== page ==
Wednesday, February 16, 2011

Salamm Alechim

We're less than a week into the new Egypt and only time will answer the important question of what's next?

I'd like to share the optimism of the many, but I'm more of a cynical pragmatist than a pollyanna. (Just for the record I was one of the first people to predict disaster for that homeless guy with the golden voice.)

Perhaps I'm not as hopeful as others because I've seen far too many images of Muslim crowds in the streets, calling for the death of America, the death of Israel and the death of infidels. Let's also not forget that close to half the population in Egypt is illiterate. Almost as bad as Mississippi.

As Bill Maher stated on his show last week, "walk into any coffee shop in Cairo and they will tell you that 4000 Jews stayed home from work on 9-11 and that Israel flew those planes into the buildings." You can scoff at that kind of broad generalization, but I happen to believe Bill is right.

This sets up a prime opportunity for the dreaded Muslim Brotherhood, a political organization that is as diametrically opposed to the ideals of democracy as was Hosni Mubarak. Moreover they represent a greater threat to Western Civilization.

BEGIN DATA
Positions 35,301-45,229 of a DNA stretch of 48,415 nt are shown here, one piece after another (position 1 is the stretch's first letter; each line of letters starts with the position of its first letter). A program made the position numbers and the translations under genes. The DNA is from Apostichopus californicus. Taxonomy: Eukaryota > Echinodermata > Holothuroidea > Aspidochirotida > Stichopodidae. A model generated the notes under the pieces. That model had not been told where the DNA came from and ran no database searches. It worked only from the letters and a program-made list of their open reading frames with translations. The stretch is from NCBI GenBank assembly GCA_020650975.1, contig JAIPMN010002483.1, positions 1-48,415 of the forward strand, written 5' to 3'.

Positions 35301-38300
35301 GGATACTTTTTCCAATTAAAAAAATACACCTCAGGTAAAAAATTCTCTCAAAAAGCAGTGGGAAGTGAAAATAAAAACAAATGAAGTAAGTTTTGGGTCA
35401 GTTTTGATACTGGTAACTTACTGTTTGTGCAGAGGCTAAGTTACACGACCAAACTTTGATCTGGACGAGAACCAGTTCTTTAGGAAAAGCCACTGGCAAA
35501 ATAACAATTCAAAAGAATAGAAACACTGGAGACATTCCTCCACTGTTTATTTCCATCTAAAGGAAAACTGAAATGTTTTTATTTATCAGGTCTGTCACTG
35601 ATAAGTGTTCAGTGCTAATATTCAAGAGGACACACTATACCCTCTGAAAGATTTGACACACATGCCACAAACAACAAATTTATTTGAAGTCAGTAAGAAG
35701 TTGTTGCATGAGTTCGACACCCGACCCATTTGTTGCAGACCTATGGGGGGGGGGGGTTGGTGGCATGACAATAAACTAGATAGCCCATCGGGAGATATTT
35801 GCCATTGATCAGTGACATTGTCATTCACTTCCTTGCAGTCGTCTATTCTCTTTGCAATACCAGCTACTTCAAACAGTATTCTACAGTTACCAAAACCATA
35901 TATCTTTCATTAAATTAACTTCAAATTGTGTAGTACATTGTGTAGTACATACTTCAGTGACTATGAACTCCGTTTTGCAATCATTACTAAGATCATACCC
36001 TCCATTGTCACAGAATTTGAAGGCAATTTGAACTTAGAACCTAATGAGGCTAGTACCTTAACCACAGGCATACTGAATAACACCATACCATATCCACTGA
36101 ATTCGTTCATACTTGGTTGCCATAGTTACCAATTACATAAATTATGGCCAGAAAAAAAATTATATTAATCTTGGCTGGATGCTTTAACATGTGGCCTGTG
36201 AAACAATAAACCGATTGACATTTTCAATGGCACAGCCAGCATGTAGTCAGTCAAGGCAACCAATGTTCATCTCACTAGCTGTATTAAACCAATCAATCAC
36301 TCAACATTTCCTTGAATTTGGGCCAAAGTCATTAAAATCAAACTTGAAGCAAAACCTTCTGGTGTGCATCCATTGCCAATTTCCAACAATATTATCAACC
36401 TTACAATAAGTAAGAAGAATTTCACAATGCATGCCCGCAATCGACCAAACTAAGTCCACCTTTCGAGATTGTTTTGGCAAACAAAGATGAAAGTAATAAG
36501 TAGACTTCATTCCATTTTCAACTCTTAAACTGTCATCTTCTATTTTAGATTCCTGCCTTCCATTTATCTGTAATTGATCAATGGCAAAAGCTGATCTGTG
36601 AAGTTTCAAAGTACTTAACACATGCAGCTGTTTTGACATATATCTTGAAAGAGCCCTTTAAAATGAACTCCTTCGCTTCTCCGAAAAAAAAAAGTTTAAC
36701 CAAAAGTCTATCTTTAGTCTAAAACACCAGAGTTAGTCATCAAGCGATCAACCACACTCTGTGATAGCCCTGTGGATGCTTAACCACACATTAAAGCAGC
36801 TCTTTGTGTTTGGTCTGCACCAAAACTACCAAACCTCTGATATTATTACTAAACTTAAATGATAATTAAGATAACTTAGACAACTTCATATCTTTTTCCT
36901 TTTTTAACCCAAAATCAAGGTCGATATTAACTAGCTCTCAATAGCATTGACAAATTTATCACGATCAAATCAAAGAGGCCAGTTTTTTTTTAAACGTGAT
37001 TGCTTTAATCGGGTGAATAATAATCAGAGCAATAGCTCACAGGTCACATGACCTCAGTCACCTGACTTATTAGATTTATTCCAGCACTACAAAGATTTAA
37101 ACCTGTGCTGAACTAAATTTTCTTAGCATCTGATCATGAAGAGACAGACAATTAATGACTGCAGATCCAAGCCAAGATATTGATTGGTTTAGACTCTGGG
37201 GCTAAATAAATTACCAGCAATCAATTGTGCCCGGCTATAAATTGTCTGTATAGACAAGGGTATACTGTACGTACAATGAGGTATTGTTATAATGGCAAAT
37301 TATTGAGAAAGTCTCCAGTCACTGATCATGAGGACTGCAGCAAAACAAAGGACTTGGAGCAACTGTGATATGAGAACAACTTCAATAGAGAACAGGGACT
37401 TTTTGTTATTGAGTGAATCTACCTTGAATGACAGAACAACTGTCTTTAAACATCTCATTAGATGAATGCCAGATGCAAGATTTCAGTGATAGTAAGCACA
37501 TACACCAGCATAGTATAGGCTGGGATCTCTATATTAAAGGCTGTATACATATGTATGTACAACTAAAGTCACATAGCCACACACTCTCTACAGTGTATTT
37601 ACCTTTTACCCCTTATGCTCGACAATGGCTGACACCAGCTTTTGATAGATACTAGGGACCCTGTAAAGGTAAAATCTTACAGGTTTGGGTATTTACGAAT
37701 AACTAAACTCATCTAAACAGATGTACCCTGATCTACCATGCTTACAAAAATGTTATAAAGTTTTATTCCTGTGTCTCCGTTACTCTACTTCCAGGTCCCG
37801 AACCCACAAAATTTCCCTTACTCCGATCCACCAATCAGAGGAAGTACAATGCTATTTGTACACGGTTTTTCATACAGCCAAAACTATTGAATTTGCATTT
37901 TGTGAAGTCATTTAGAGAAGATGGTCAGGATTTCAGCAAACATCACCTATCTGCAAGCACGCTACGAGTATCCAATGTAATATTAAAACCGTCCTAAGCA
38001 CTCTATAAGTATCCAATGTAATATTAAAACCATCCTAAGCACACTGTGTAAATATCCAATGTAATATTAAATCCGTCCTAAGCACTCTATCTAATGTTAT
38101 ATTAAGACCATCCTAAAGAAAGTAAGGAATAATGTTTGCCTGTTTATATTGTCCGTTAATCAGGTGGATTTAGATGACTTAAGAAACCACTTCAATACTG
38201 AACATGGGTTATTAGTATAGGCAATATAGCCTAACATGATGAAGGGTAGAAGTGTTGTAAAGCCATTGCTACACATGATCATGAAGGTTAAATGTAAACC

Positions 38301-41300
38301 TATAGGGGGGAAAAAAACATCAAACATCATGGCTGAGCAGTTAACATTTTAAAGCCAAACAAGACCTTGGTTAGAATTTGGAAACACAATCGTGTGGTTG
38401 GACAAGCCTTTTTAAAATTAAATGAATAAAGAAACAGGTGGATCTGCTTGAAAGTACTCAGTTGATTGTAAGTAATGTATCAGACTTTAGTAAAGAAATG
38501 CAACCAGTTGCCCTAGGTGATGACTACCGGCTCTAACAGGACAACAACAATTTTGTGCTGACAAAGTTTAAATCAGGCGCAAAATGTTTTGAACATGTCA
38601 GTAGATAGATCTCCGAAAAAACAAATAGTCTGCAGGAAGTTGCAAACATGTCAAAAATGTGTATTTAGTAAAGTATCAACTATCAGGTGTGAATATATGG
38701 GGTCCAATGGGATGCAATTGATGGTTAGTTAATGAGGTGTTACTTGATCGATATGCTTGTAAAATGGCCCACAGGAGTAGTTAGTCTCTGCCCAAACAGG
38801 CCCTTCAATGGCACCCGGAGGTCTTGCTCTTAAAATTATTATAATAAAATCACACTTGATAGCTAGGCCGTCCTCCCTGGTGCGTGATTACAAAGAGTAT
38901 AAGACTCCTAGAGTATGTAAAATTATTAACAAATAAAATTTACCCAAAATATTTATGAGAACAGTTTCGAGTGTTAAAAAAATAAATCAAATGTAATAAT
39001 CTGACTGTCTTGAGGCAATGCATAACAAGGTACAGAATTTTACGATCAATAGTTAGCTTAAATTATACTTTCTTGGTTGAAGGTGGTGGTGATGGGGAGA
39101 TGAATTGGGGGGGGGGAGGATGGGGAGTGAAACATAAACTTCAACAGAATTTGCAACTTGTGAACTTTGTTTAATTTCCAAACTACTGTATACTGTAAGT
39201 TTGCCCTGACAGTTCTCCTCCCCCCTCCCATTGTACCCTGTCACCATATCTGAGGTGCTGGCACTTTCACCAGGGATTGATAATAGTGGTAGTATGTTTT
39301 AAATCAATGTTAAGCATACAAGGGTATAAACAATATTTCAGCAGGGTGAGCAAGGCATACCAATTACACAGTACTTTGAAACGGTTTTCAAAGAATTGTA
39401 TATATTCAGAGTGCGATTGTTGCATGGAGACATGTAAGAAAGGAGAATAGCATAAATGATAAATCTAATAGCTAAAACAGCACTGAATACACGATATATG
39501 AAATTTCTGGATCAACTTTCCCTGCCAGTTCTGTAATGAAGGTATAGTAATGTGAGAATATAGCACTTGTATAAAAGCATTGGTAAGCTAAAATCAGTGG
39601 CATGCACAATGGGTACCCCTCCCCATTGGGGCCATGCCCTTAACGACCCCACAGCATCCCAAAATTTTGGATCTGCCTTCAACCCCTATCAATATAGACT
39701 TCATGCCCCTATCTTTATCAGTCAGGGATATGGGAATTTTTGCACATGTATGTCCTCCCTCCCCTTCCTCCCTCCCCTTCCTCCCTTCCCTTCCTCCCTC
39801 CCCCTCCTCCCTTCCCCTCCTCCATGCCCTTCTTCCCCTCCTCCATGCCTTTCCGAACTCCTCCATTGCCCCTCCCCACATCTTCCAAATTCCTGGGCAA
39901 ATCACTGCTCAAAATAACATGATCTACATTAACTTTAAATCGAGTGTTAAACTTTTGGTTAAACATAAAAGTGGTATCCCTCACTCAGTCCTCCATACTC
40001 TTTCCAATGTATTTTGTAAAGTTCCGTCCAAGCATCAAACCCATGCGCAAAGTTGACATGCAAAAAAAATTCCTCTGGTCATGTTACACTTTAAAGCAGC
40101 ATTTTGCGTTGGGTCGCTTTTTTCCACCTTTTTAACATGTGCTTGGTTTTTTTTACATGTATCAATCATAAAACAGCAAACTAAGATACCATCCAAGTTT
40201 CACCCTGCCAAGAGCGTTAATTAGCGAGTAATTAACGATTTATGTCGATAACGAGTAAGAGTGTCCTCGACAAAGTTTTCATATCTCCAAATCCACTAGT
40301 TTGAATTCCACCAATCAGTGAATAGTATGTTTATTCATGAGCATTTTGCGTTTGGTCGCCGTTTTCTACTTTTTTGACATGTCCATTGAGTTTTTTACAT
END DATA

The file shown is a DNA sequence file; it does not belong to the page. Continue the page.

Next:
As Sam Harris, liberal, and author of the book, "Letter to a Christian Nation" put it:

A cult of death is forming in the Muslim world--for reasons that are perfectly explicable in terms of Islamic doctrines or martyrdom and jihad. The truth is we are not fighting a "war on terror." We are fighting a pestilential theology and a longing for paradise. This is not to say we are at war with all Muslims. But we are absolutely at at war with those who believe that death in defense of faith is the highest possible good, that cartoonists should be killed for caricaturing the prophet and that any Muslim who loses his faith should be butchered for apostasy.

If I were a praying man, and clearly as a card carrying atheist I'm not, I'd pray that the Muslim Brotherhood crawl under some rock or find a time machine and make their way back to the 9th century.

If Egypt were to become a theocracy I wouldn't mind if it was run by the Sufis.

Sufis, and the great Sufi saints like 13th century Persian poet Rumi, believe divinity can be best reached through the gateway of the human heart, that we can all find paradise within us, if we know where to look. They are tolerant, intellectual and non-violent.

Why do we not hear more about Sufism? Because they represent less than .5% of the Islamic population and are considered heretics by both Shia and Sunni. And because they are regularly attacked, butchered and bombed by...wait for it...other Muslims.

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